'Special and surreal': 10-wicket hero Ajaz Patel basks in one of his 'greatest' days

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Ajaz Patel. (Photo by Punit Paranjpe/AFP)
Ajaz Patel. (Photo by Punit Paranjpe/AFP)

New Zealand's Mumbai-born spinner Ajaz Patel still had to regather himself after he claimed all 10 Indian wickets in the second Test, becoming only the third bowler in cricket history to achieve the feat on Saturday.

Ajaz, a left-arm spinner, added to his tally of four wickets on the opening day to return figures of 10-119.

India were all out for 325.

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England off-spinner Jim Laker was the first bowler to take a Test ten-for, against Australia in 1956 at Old Trafford.

He ended up with 19 wickets in an encounter that came to be known as "Laker's Match".

Indian spin ace Anil Kumble is the only other player to do so, against Pakistan in 1999 at Delhi's Feroz Shah Kotla.

Ajaz called it "one of the greatest cricketing days" of his life and thanked God for his blessings.

"Obviously it is a special moment. It's brilliant for me, my family - my mum and dad and all their support, my wife," he told reporters at the end of the day's play.

"It's never easy being a cricketer, you spend a lot of time away from home. To be able to come back home to Mumbai and Wankhede and to be able to produce something like that is quite a special one.

"I am grateful to God, he has blessed me with this occasion in my cricketing journey."

Kumble tweeted: "Welcome to the club #AjazPatel #Perfect10 Well bowled! A special effort to achieve it on Day1 & 2 of a test match."

Ajaz, who emigrated to New Zealand in 1996 with his parents, was playing just his 11th Test for New Zealand since making his debut in 2018.

Now 33, his previous Test best was 5-59.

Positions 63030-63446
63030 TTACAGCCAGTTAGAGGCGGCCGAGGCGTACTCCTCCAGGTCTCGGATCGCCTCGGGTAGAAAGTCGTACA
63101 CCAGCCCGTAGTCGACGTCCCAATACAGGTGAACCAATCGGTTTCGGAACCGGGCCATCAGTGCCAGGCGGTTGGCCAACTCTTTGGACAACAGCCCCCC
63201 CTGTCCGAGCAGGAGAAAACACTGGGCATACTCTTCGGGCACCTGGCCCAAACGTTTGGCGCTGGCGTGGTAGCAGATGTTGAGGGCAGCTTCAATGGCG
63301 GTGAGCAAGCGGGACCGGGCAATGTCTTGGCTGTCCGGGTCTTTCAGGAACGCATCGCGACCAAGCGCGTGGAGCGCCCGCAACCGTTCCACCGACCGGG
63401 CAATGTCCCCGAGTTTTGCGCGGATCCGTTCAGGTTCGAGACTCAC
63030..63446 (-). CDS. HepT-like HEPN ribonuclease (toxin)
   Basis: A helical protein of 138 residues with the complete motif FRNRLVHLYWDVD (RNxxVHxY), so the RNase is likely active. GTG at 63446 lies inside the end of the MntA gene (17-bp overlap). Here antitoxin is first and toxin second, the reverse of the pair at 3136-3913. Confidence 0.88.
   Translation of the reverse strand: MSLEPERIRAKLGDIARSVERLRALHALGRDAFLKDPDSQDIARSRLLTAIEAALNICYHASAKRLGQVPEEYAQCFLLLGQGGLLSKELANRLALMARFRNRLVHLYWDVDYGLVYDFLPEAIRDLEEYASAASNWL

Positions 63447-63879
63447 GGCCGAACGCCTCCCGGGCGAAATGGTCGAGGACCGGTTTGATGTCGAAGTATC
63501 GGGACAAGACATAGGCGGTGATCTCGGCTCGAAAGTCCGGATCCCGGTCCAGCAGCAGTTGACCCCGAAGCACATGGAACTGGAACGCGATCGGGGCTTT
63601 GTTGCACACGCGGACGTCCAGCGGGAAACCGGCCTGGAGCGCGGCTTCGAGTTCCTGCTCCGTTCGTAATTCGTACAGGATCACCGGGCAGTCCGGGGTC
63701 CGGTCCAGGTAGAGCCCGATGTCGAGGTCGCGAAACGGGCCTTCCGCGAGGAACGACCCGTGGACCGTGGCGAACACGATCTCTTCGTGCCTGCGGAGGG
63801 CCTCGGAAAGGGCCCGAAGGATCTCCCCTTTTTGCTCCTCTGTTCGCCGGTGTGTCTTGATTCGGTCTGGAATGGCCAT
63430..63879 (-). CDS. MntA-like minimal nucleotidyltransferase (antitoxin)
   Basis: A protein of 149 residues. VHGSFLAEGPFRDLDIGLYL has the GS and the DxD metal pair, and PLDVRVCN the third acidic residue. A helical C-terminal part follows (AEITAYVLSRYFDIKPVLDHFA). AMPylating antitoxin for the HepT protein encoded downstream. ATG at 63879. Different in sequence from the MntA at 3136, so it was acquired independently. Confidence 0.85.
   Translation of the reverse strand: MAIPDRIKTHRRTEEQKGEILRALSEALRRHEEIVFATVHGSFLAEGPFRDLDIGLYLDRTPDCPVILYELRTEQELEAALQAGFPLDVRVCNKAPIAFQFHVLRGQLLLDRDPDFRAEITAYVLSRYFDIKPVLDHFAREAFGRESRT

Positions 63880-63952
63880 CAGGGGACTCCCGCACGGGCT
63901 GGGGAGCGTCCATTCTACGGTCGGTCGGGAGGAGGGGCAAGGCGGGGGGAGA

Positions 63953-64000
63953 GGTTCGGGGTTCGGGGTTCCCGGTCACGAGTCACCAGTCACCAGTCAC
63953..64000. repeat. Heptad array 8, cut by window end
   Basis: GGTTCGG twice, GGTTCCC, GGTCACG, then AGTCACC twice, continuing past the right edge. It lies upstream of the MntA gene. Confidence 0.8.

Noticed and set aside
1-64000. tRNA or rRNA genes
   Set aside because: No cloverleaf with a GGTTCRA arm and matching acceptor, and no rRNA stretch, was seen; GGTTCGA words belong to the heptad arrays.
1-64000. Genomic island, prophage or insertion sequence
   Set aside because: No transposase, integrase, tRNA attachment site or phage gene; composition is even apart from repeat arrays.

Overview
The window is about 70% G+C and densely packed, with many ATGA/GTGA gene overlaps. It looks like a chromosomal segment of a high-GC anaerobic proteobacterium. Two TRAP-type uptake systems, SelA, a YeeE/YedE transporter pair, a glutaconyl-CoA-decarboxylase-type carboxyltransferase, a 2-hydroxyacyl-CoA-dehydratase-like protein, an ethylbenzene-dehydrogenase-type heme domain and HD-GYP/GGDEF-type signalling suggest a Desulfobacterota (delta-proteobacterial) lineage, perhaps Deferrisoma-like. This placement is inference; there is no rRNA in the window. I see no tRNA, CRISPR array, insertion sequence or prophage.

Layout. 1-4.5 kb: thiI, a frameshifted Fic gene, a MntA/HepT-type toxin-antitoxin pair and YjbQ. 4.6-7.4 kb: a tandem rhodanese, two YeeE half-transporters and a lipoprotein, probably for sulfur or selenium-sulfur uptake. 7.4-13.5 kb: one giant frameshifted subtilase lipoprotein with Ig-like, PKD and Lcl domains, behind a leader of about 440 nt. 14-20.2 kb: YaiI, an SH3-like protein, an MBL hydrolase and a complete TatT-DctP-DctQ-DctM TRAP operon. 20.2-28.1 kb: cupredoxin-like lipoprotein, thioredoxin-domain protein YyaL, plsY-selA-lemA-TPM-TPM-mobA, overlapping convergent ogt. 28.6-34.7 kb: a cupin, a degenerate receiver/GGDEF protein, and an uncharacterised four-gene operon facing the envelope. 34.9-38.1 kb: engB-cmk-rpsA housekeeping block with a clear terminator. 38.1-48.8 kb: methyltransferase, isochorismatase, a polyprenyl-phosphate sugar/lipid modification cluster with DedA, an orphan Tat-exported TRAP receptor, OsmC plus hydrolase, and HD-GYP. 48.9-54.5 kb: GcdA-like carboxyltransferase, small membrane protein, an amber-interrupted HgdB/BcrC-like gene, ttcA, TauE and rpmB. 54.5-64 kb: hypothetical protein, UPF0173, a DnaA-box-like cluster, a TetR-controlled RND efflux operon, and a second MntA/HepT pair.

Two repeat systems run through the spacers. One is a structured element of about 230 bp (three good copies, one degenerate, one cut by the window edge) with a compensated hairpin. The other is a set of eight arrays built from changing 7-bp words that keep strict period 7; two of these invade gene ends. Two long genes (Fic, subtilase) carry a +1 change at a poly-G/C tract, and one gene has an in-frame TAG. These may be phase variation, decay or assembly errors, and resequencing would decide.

"Honestly, it's surreal and to be able to do that in my career is pretty special," he said. "The stars have aligned for me to do it in Mumbai.

"I'm in very illustrious company with Kumble sir as well."

Veteran Indian spinner Harbhajan Singh lauded his feat, saying: "Ajaz Patel This will be remembered forever 47.5-12-119-10 simply outstanding. Let me stand and clap."

Australia's Aaron Finch said: "That's the most amazing thing I've ever seen!! Ajaz Patel... What a phenomenal performance."

Ajaz had already described his return to Mumbai as "special" after taking four wickets on the opening day, adding that "this is what dreams are made of".

He had a middle-class upbringing in the Indian port city, where his father worked in refrigeration and his mother was a school teacher.

At the time the family emigrated he had little knowledge of New Zealand aside from the chocolates relatives already living there had sent them.

"When I think back on that, it is quite surprising that I sit here in New Zealand as an international cricketer knowing where I come from," Ajaz once wrote.

He found his calling in cricket and his heart was set on becoming a devastating fast bowler in the mould of national hero Richard Hadlee.

It was not until his mid-20s that he realised he was too short to make it as a quick, and switched from left-arm medium-pace to spin under former New Zealand spinner Dipak Patel. He thought it "might be fun" to try being a spinner, he once recalled.

The change transformed his career: he was selected for the national team at the late age of 30, and has now overtaken New Zealand's previous Test best of 9-52 by Hadlee himself, against Australia at Brisbane in 1985.

He sent down 47.5 overs in four spells out of a Kiwi total of 109.5 and bowled almost unchanged on day two.

Ajaz's achievement, however, was soured by his team being skittled out for 62 in reply.

"Ajaz really bowled well. It was extraordinary bowling by him. My plan was to put pressure on him but unfortunately I got out," said India seamer Mohammad Siraj, who later returned figures of 3-19 from his four overs.

In the New Zealand innings Siraj, who replaced injured Ishant Sharma in the team, struck early to send back Will Young for four.

He then got two wickets including stand-in skipper Tom Latham for 10, and Ross Taylor, for one, on either side of overs to be on a hat-trick that was avoided by Henry Nicholls.

"After I got injured (in the first New Zealand Twenty20 last month), when I started training, I did a lot of single wicket bowling with an aim to get as much swing as possible," said Siraj.

"That was my focus and when I would get the chance in a Test match, I had to consistently hit one area and that's what will help me build my rhythm."

Axar then got Daryl Mitchell out for eight and soon fellow spinner Ashwin joined in to claim Nicholls as the Kiwis slipped further.

Kyle Jamieson top-scored with 17 but none of the Kiwi batsmen survived the bowling onslaught as they went down to the lowest-ever Test score against India by any side.

The previous lowest Test score in India was the home side's 75 against the West Indies in Delhi in 1987.

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